Excuse me, can you tell me where the "tick-b-gone" is?

Well, no where of course.  Duh.  I was just joking silly lady behind the pharmacy counter. 

I know you can just pull it right off with tweezers!! Duh (again)
(or that's what google said to do once I looked it up).


Earlier that day I had felt of my one year old's head.  Thought she had a little scab maybe from a mosquito bite the weekend before (I know...bad mom).  That evening at the grocery store I felt her head again as she sat in the shopping cart.  Same scab.  Well, this time I titled her head and looked.  OMG.  Legs moved.  Gross.  Freak out.  Call mom.  Mom calls grandma.  Put a match to it.  No wait, rub oil on it.  Go to the pharmacy and ask for drops.  OK.  Deal.  I left isle 9 and headed straight to the pharmacy.  After I asked for the "drops", the man and lady behind the counter chuckled and I wheeled away grabbing for my phone to google tick removal.  For about 3 seconds I seriously contemplated leaving my basket full of groceries and heading out the door to get the tick removed.  If it wasn't for running into my aunt (my moms sister who also grew up in the country) I would have.  She calmly said it was no big deal and that they (her and her 4 siblings) got them all the time.  Umm, ok.

I don't think I have ever finished shopping so fast in my life.  I barely got the groceries in the house and went straight for the tweezers.  And the jar filled with alcohol.  (My grandma said to keep the tick in the jar of alcohol just in case any symptoms came up in my youngest... OK...  thanks grandma...that helps.)

Pulled once, nothing.  That little gross creature had a hold on my baby's head.  Pulled harder and ta-da.  Tick went straight into the alcohol and I poured more on top of him and WATCHED HIM DIE.

The End.



a little washstand

A washstand or basin stand is a piece of furniture consisting of a small table or cabinet, usually supported on three or four legs, and most commonly made of mahogany, walnut, or rosewood, and made for holding a wash basin and water pitcher. The smaller varieties were used for rose-water ablutions, or for hair-powdering. The larger ones, which possessed receptacles for soap-dishes, were the predecessors of the modern bathroom wash basin, or sink. Both varieties, often of very elegant form, were in extensive use throughout a large part of the 18th century and early-19th century, eventually disappearing with the advent of modern indoor plumbing.[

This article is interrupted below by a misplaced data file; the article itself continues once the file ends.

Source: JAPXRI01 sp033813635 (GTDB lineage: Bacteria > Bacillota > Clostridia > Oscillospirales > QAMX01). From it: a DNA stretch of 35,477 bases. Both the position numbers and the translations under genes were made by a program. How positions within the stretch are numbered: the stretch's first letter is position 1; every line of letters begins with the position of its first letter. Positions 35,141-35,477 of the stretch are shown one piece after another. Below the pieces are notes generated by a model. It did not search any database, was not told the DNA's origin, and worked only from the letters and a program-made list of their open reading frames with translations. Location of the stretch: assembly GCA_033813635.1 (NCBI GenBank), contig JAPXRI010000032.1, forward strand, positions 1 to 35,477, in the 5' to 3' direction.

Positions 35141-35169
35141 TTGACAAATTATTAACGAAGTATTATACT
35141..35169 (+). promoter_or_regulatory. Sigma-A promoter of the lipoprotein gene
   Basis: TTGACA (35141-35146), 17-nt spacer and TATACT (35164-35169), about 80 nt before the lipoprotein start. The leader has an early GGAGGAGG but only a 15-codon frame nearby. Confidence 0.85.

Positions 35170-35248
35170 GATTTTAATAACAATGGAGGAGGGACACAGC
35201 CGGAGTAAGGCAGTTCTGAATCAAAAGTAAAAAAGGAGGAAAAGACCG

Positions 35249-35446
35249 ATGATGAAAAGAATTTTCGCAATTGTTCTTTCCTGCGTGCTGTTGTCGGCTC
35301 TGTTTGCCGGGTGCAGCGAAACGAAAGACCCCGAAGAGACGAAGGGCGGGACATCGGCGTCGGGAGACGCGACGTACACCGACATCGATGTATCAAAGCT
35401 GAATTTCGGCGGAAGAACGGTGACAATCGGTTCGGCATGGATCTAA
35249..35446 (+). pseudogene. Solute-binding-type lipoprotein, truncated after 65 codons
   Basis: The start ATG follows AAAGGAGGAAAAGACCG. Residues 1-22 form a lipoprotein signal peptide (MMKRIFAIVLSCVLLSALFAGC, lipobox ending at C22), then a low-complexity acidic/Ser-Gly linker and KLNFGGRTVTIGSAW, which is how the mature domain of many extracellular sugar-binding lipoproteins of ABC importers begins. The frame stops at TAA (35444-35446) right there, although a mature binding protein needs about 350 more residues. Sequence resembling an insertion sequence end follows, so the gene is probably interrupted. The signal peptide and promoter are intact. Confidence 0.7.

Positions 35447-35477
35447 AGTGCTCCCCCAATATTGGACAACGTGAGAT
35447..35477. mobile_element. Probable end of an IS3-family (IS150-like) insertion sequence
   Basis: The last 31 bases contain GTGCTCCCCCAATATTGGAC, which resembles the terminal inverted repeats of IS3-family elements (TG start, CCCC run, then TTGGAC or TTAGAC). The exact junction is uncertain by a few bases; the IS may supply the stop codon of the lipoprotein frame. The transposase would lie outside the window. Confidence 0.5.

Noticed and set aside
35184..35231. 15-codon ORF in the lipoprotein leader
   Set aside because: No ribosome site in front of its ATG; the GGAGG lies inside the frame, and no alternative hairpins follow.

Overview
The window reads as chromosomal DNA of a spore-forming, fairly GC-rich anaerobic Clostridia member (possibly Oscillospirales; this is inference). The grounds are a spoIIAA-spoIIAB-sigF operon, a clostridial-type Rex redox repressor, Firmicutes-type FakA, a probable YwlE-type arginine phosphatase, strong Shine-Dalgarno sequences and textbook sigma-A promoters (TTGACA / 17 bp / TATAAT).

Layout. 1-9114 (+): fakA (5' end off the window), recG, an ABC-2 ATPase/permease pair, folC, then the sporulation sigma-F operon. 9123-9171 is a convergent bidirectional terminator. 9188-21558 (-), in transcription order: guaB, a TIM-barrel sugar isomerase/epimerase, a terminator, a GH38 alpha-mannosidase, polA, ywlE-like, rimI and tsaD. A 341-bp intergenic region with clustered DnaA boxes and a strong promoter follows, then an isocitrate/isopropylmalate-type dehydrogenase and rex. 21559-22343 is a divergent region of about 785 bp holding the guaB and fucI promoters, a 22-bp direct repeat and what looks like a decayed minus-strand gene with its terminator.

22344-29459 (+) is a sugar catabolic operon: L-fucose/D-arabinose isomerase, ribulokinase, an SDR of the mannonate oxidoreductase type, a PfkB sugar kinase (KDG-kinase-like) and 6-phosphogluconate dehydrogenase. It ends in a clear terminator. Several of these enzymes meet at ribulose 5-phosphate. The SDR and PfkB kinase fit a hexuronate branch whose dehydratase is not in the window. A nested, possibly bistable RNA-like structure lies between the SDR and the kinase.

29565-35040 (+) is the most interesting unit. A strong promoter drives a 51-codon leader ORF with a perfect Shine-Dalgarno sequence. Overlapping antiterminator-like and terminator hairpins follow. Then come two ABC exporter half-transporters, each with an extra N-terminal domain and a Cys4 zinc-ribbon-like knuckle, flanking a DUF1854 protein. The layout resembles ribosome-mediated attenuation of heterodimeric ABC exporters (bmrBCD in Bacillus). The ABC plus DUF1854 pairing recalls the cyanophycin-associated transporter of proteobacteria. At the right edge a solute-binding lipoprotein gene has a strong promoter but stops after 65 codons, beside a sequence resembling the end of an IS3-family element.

This is the one I bought for $40 from a "haul off" store.  Wasn't sure if the guy selling it was pulling my leg but I purchased it anyway.  He told me a 94 year old man had them pick it up.  I was happy to know it really was a washstand after looking at them online.  Honestly, I couldn't imagine it could be anything else.  When you put a bowl on it its the perfect height. 

Not quite sure where it will go (it is pretty short, shorter than it appears) and if I will just clean it up or paint it but the history behind it is pretty neat. 

John Deere Green

Does it get any better than this? Doing what we love and lovin what we do.....
Joe was able to make a ton of headway with a small little tractor. We are probably breaking every safety warning in the book but the kids were too excited about riding on the tractor. Kate even joined in the fun.

The real person in charge.
Burn piles, burn piles, and more burn piles.  We still are not cutting down any trees except those to make the road to the house and the actual house site.  Also, any trees that are already dead.  The majority of this burn pile is trees that we trimmed up.  Its amazing the progress we have made.

We did stop and take a little break, dug a hole, built a fire, and roasted wienies.  YUM!

This concrete horse was left on the property by the previous owners.  She needs a little touch up work.  Ava is super excited about getting her all fixed up.